1996-10-18 - Re: [NOISE::SECURITY] Disabled ports in Navigator

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From: nobody@replay.com (Anonymous)
To: cypherpunks@toad.com
Message Hash: 0f63e3dc99ef4a3547e5c6bb68497f12f8de472a09254db7f601235ec4278d22
Message ID: <199610181916.VAA25926@basement.replay.com>
Reply To: <3.0b36.32.19961017221127.00691b88@gateway.grumman.com>
UTC Datetime: 1996-10-18 19:17:04 UTC
Raw Date: Fri, 18 Oct 1996 12:17:04 -0700 (PDT)

Raw message

From: nobody@replay.com (Anonymous)
Date: Fri, 18 Oct 1996 12:17:04 -0700 (PDT)
To: cypherpunks@toad.com
Subject: Re: [NOISE::SECURITY] Disabled ports in Navigator
In-Reply-To: <3.0b36.32.19961017221127.00691b88@gateway.grumman.com>
Message-ID: <199610181916.VAA25926@basement.replay.com>
MIME-Version: 1.0
Content-Type: text/plain

Rick Osborne <osborne@gateway.grumman.com> wrote:

> I was thinking about how to fix a sendmail program for our server when the
> (most likely unoriginal) thought cam to me:  why not use your web broser as
> a telnet tool?  You could embed CRLFs into the request field and the
> receiving program would just throw the GET /[etc] out like I messed up or
> something.  I could then add subsequent logins & commands to my heart's
> content (or the string length of that particular browser's request field).
> Being behind a firewall, I tend to think of these things. The only problem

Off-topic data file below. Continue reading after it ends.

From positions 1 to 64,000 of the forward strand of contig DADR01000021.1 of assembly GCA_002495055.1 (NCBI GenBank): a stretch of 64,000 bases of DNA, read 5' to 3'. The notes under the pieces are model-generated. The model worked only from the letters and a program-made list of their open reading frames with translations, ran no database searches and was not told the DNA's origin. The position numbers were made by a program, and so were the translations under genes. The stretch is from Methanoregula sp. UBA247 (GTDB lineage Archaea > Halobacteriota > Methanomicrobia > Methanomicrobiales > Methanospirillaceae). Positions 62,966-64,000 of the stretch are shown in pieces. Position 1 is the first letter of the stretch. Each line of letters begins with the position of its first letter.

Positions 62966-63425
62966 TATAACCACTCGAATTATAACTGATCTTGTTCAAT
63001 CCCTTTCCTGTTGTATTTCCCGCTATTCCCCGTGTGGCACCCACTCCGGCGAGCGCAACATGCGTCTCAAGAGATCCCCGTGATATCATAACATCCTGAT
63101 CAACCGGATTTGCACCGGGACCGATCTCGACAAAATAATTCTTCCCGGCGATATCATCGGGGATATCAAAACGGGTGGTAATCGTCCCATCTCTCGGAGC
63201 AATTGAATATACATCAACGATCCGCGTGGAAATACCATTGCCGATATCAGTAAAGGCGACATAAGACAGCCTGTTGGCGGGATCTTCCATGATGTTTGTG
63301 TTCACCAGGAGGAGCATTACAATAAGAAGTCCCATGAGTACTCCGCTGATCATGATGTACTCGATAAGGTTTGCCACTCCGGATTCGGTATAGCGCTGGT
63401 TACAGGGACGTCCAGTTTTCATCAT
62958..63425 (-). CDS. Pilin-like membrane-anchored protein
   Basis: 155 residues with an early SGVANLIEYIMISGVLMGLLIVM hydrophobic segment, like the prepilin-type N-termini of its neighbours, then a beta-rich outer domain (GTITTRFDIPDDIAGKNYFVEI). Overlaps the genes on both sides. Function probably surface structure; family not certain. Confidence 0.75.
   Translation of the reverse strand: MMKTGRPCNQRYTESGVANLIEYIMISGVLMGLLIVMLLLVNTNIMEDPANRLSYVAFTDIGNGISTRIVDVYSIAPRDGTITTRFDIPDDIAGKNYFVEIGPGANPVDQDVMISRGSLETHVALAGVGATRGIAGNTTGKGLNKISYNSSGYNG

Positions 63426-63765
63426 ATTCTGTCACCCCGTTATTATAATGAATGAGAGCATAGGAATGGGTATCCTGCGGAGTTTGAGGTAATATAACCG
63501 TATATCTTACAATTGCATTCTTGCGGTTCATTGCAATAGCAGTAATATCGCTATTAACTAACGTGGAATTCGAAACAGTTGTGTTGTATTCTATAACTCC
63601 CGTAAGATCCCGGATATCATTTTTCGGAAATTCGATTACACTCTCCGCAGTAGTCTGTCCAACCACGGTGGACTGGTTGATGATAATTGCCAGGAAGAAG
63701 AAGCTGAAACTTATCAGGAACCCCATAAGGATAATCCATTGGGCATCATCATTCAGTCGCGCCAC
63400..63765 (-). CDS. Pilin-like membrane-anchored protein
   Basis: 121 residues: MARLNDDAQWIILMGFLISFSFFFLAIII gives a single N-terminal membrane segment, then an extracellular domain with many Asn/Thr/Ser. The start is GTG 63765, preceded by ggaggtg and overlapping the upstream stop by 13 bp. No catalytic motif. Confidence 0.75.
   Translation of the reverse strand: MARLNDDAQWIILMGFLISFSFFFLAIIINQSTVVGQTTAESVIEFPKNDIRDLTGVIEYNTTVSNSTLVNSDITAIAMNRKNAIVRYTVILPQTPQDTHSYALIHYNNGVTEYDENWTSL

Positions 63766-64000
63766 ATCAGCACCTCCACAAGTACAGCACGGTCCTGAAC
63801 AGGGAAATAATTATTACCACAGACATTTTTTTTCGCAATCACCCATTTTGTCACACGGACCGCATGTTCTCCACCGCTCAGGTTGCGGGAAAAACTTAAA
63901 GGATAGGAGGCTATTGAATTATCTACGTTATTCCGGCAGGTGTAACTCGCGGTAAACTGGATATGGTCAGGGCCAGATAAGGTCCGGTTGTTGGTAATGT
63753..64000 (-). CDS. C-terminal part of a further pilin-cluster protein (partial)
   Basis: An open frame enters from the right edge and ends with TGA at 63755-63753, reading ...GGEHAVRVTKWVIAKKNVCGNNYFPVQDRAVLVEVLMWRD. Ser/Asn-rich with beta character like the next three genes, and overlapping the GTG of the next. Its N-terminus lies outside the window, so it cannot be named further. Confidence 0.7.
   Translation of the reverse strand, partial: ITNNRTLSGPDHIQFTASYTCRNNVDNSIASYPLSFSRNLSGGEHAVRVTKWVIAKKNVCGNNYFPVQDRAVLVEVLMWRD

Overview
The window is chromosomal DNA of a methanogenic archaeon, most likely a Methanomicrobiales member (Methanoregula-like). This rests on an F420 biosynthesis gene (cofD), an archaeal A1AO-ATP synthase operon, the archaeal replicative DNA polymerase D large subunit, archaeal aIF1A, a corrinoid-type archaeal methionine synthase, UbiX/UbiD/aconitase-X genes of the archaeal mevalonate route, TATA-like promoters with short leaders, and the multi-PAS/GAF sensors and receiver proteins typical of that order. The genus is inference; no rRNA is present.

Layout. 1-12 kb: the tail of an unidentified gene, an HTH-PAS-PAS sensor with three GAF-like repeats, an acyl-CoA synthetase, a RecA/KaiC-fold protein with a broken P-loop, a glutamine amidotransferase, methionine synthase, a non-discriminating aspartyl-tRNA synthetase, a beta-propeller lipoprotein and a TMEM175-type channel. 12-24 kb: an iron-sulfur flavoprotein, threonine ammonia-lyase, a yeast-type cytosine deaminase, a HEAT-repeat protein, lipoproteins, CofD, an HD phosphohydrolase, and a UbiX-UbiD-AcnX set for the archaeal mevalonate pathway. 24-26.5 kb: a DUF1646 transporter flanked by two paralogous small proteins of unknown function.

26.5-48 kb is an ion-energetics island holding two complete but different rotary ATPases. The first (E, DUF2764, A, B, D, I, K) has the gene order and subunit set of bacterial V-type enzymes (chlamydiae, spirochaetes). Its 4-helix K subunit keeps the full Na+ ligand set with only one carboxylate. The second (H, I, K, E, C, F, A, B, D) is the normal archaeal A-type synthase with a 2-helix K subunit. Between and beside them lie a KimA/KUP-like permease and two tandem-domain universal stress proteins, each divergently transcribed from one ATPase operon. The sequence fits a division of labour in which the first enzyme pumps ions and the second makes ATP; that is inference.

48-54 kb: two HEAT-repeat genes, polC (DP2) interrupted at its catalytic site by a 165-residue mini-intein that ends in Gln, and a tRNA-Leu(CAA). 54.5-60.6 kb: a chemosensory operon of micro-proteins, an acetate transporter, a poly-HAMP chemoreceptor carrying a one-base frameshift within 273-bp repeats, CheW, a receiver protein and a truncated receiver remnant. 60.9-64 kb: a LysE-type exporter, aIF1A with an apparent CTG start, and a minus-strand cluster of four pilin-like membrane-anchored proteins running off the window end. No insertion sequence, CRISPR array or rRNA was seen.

> would be with the fact that no EOL is ever sent, but with a good browser
> that displays as content is streamed, you wouldn't have to worry about that.
> Like I said, I doubt it's original because when I tried to do it in
> Navigator I get a
> Sorry, Access to the port number given has been disabled for security
> reasons.
> error dialog.  I got this for all of the obvious ports (21,25,110, etc).
> I only have 3.0 on my machine, so I don't know if it works with previous
> versions.  MSIE3 doesn't disable the ports, but it doesn't start displaying
> anything (it suffers from the stupidity of not displaying as it streams).
> Has anyone else personally tried this?  My original idea was to see my home
> email, with something like:
> http://mail.here.com:110/user%20me%0D%0Apass [... etc]
> Any comments, suggestions, etc?

This was discussed a bit here on the list when Netscape first did it, which
was in either v2.01 or v2.02.  At the time, I thought about writing a patch
to fix the problem, but decided there was really little purpose in trying
to talk http to sendmail, so I didn't bother.

In any event, the blocking is in netscape itself and not in the proxy
server, so you could just telnet to your proxy on port 80, and issue the
commands to connect to whereever you want.

You could also look for a program called webex, it's a cgi script which
generates html forms on the fly, allowing you to read your mail in your
web browser.

I feel I should point out that accessing your mail in an unencrypted
fashion, through a possibly untrusted proxy server is quite insecure and 
not generally advisable.